It matters that Bates is a coaching figure when actual coaches aren't in the room. It matters that he's staying late to work with defensive backs on the practice field most days. It matters that he's steady, a calming presence even in the chaotic moments. And it matters that he's connected with Ridder in a way that may be -- considering the nature of their positions -- a bit unconventional.
This all goes back to one of the key reasons the Falcons decided to go after Bates in the offseason in the first place. Everyone can see the impact he made statistically for the Bengals through his five years with the organization. The Falcons saw that, too, but what sold them on Bates was his subtlety, and the often-overlooked things he does that make a team -- made the Bengals -- better.
"We not only want players who will be good at their position, but players that are going to make the people around them better," Falcons general manager Terry Fontenot said after the Falcons signed Bates in the offseason. "He's done that through his career."
According to Gray, this shows up in Bates' actions as much as his words.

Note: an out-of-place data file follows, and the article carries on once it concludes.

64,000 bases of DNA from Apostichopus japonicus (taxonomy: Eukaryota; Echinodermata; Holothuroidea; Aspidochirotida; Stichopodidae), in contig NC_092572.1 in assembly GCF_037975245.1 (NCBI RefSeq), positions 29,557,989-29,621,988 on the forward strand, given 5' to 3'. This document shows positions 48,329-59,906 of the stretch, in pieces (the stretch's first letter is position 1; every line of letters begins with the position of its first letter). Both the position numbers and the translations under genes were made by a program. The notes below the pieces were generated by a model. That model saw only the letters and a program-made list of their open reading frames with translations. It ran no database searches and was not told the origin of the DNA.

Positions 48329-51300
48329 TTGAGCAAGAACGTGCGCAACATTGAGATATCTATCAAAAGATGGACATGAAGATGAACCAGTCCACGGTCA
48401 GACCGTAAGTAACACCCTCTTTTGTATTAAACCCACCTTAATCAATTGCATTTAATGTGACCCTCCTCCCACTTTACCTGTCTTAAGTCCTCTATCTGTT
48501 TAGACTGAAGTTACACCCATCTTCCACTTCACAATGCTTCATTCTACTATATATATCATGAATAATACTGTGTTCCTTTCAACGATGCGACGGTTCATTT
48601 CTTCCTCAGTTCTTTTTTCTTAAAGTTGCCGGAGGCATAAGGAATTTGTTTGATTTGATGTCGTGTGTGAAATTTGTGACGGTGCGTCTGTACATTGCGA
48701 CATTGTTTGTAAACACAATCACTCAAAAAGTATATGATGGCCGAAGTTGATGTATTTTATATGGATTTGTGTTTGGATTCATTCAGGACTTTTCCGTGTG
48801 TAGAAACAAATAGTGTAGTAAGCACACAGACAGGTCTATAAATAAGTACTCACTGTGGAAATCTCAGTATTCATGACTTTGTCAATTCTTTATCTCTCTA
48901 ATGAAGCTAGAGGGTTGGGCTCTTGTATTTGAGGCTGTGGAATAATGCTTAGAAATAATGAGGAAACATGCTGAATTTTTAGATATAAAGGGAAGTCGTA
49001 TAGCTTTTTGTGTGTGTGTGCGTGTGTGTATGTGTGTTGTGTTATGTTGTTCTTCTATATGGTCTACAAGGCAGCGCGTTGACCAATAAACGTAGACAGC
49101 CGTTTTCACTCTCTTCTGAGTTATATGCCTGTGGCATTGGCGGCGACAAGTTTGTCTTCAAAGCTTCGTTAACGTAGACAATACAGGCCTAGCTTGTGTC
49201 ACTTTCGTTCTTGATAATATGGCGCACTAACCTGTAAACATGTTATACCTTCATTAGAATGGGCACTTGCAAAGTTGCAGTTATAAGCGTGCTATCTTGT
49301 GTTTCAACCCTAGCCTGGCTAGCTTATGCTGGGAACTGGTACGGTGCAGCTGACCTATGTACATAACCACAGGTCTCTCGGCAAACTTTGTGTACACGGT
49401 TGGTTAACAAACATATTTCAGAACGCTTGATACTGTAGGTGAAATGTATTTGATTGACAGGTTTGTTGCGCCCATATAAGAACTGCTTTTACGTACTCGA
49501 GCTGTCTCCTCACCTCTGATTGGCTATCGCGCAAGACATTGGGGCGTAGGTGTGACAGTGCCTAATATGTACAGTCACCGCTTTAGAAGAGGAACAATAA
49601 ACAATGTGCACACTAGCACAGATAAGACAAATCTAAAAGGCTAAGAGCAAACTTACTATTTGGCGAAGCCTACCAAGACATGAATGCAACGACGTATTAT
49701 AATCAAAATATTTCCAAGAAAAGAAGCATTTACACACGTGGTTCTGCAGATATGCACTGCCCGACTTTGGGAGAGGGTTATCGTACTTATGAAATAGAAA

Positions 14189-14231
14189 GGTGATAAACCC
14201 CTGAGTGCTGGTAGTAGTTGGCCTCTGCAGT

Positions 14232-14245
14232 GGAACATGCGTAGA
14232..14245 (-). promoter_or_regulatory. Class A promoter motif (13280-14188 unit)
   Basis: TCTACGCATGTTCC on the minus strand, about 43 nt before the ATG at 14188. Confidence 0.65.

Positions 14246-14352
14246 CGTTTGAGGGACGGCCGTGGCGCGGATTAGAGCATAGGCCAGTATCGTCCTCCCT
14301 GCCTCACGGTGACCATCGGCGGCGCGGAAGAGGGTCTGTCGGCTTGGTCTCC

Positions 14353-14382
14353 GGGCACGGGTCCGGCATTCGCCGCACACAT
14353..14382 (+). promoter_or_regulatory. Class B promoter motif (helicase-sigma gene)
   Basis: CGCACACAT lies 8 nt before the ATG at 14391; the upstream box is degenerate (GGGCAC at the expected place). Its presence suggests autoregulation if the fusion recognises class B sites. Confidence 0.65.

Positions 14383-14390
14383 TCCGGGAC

Throughout a week of prep, Gray said Bates is a great communicator in terms of what he sees on the field, how it could work and making sure everyone on the back end is on the same page. When Bates says he's going to do something, he does it. From Gray's point of view, the way Bates backs up his words with action is the most subtly spectacular thing about him.
"That's when they're going to make more plays, and you're going to get more trust out of coaches," Gray said during the Falcons mandatory minicamp in the offseason. "But the thing is that if you say you're going to do something and you don't do it, you get less trust. That's the thing that we're looking for and we wanted him to bring in here."
So, the subtlety of Bates? It's just as important as the spectacular of Bates. But maybe with Bates, the subtle and the spectacular go hand-in-hand. Perhaps when it comes to Bates, there's spectacular in the subtle ways he's affecting the Falcons in 2023.
Falcons safety Jessie Bates III honors family and bedrock beliefs with permanent artwork, which reminds him of what's truly important.